How to disagree in a meeting? Check out how disagreeing can be very good for you and your career, and how you can take advantage of it.
If you ever wonder about this topic and if you should disagree with your teammates, this article is for you! Whether you’re discussing a new product feature with your team or talking politics at the table during your family holiday dinner, tempers can flare, and harsh words can leave us frustrated and angry. We all know that conflict can be uncomfortable, but sometimes at work, debating ideas can be productive and sometimes necessary. We are sure all of you already experience some debates and brainstorm with your peers that lead to great views and fantastic solutions, right?
Arguing could be an incredible thing. Sometimes, it can be the key to your success, but only if you do it healthily. It’s crucial to have in mind that disagreeing it’s not about fighting each other’s but trying to find a productive and better solution of all ideas. Here are some rules for keeping debates professional and on topic. Check out our 5 tips on how to learn to better disagree below:
Remember, we’re all on the same team
You need to make sure about all debates fall into one of three categories: where the goal is to persuade people you’re right, to look better than your opponent or to find better solutions together. The last option is the one that helps us get the most out of a group’s cognitive diversity. To steer people in that direction, set the stage by kicking off the discussion with a shared goal, a spirit of inquiry, and emphasis that everyone is on the same team.
Keep it about facts, logic, and the topic at hand
One of the most difficult, yet crucial, elements of a productive debate is keeping it on the same track. Arguments tend to fracture, especially when people feel like their ideas or identities are coming under attack. Unfortunately, when people feel strongly about their opinions, they tend to, often subconsciously, resort to logical fallacies, avoiding questions, and outright deception. Sometimes they bring in outside issues to bolster their points and distract people to counterargument. All participants need to be vigilant, so none of these bad behaviors sneak into debates.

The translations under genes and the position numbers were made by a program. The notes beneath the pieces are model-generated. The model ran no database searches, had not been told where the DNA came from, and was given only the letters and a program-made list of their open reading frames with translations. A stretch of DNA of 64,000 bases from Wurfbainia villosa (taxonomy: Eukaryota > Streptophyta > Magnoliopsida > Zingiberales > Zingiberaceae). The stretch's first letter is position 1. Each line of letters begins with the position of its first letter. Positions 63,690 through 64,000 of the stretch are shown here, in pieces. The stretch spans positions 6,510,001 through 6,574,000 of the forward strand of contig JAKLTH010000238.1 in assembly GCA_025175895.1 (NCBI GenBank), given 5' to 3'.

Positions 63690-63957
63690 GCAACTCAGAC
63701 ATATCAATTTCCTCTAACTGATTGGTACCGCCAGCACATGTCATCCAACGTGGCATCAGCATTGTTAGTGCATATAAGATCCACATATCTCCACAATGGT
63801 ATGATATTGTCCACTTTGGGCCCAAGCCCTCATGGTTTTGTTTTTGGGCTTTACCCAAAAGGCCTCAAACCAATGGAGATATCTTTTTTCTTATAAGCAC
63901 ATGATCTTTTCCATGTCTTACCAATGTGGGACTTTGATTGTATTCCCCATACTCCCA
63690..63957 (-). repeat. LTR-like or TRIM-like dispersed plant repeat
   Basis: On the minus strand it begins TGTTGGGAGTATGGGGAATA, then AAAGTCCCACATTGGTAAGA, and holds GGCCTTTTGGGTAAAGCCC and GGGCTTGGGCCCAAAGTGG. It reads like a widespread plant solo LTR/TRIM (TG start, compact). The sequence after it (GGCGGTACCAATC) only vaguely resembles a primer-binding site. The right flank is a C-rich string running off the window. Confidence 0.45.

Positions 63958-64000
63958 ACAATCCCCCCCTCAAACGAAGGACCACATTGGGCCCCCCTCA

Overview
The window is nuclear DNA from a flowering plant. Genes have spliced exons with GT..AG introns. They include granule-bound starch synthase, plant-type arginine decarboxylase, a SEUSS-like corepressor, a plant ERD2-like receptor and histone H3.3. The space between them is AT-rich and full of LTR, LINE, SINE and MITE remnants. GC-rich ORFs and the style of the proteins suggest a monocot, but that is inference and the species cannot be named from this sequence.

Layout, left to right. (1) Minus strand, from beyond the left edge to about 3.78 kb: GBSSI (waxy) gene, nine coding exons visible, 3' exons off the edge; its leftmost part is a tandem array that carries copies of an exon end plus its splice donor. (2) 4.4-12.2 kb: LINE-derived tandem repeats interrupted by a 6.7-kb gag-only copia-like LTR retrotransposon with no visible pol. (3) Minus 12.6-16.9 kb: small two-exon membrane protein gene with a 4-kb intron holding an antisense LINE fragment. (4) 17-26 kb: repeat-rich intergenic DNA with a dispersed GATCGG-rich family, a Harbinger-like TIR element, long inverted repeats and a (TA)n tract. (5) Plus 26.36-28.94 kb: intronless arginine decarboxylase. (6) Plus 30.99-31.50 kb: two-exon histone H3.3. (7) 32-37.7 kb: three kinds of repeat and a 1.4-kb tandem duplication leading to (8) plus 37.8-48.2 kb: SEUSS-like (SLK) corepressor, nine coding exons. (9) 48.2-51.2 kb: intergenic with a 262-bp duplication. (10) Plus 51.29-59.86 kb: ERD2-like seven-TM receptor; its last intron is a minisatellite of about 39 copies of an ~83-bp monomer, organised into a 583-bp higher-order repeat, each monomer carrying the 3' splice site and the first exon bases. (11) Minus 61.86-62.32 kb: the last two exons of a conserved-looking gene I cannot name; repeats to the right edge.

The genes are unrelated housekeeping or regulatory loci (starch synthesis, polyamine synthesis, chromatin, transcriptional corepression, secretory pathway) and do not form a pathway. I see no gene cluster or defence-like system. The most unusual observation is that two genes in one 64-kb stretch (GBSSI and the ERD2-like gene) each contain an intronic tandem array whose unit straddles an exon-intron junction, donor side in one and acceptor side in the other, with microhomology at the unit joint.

Have in mind the possibility of being wrong
People who find themselves on opposing sides of an issue can engage in productive disagreement by taking the time to explain to each other point of view. To do this well is all about having the right attitude, more than that, it is about having the debating skill. Once we’re able to start thinking and talking about what it would take to change our minds, we naturally begin to wonder why we were so stuck on our original viewpoints in the first place.
Please don’t make it personal
Sometimes when debates get personal people feel like their ideas or identities are coming under attack. Emotion and ego begin to play a much more significant role. Everyone becomes less likely to appreciate others’ points of view, which significantly reduces the potential for innovation or problem-solving. To ensure that debates don’t get sidetracked in this way, you need to depersonalize our arguments explicitly.
Be intellectually humble
For a debate to truly be productive, participants need to be willing to respect every viewpoint and change their minds when necessary. Even if you think you have more knowledge, skills, or even experience than your peers, it’s vital to have intellectual humility. It’s actually one of the most essential skills for a good leader and a productive debater to develop.
We know that the having a team debate can be quite intimidating, but with these 5 tips, we know you will be successful and definitely will be able to explain your point of view and showcase your knowledge.
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